English language students who want to continue to study in Ireland in September will now be allowed to stay to work over the summer months.

The English Language Students' Union of Ireland said between 2,000 and 3,000 students were due to have their visas expire this week.

It said they would be forced to leave the country even though they wanted to continue their studies here in the autumn.

The union said many had lined up jobs, were living in rented accommodation and would have found it very difficult to start all over again.

Minister for Justice Helen McEntee said she wanted to provide "clarity" to certain groups of students.

In a statement she said: "Non-EEA nationals can continue to work if they can provide documentary evidence of their ongoing application to renew their immigration permission to their employer.

"As in previous years prior to the pandemic, English language students who have completed their maximum three eight-month courses, and who intend to enroll in third level for an undergraduate or graduate course beginning in the autumn, can apply for a short-term letter of permission based on their proof of application or enrolment."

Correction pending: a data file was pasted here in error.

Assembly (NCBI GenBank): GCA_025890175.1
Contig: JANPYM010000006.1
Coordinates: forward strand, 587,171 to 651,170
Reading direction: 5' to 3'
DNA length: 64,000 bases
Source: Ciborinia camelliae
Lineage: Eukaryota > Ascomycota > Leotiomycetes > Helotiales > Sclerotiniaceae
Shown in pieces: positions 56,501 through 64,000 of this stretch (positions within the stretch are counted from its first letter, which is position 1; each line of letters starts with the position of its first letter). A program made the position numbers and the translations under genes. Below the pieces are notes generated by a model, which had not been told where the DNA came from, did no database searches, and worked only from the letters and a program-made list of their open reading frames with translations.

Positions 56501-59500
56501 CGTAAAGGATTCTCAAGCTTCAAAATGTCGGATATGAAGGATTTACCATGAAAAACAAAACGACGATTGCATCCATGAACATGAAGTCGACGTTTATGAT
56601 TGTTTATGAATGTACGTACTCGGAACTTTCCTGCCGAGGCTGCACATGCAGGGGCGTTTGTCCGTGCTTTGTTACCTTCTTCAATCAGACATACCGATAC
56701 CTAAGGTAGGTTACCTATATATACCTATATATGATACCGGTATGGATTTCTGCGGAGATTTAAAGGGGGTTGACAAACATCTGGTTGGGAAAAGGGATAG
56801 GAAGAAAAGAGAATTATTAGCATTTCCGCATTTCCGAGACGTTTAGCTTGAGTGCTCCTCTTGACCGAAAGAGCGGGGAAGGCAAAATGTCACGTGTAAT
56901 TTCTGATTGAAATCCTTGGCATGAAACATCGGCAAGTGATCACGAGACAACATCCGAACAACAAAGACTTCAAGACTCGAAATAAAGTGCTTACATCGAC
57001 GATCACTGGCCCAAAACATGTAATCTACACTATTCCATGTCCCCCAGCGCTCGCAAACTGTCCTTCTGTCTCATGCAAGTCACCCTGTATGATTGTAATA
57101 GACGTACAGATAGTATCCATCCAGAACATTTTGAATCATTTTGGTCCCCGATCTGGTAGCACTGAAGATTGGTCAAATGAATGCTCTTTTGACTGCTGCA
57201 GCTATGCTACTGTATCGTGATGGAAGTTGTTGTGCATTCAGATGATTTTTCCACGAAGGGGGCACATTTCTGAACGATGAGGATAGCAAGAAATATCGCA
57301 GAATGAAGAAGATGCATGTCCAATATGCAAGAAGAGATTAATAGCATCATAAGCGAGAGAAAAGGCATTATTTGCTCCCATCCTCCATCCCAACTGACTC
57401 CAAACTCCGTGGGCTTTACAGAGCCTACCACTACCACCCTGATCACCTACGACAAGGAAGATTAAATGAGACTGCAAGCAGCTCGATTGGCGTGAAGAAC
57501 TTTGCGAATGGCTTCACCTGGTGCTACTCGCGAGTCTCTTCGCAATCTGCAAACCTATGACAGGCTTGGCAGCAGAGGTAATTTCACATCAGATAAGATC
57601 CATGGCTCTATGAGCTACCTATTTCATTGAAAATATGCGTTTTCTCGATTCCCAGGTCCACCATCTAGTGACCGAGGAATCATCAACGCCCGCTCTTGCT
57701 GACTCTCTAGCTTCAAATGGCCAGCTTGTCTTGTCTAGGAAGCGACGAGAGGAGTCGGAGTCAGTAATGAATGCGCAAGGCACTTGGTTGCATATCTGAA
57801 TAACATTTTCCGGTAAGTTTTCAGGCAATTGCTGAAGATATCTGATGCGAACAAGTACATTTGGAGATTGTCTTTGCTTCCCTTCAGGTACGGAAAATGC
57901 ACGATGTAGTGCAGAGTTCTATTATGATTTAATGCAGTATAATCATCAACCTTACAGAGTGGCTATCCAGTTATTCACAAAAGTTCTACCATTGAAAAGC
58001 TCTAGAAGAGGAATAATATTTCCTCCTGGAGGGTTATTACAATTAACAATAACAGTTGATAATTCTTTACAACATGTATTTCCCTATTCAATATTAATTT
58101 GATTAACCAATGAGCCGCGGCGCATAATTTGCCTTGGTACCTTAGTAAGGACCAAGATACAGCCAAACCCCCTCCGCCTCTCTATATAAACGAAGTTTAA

Helen McEntee said she wanted to provide 'clarity'

The minister said this would provide them with a bridging permission over the summer months until they start their course in the autumn.

In a statement earlier this month, the Department of Justice said immigration permissions had been extended nine times since the beginning of the pandemic.

It said that people who held a visa to be in the State in March 2020 could remain in Ireland until the end of May this year.

It said there are currently no plans to issue an extension to visas beyond this time.

The Restaurants Association of Ireland had also called for a visa extension.

It said the hospitality industry was depending on the students to fill labour shortages during the summer months.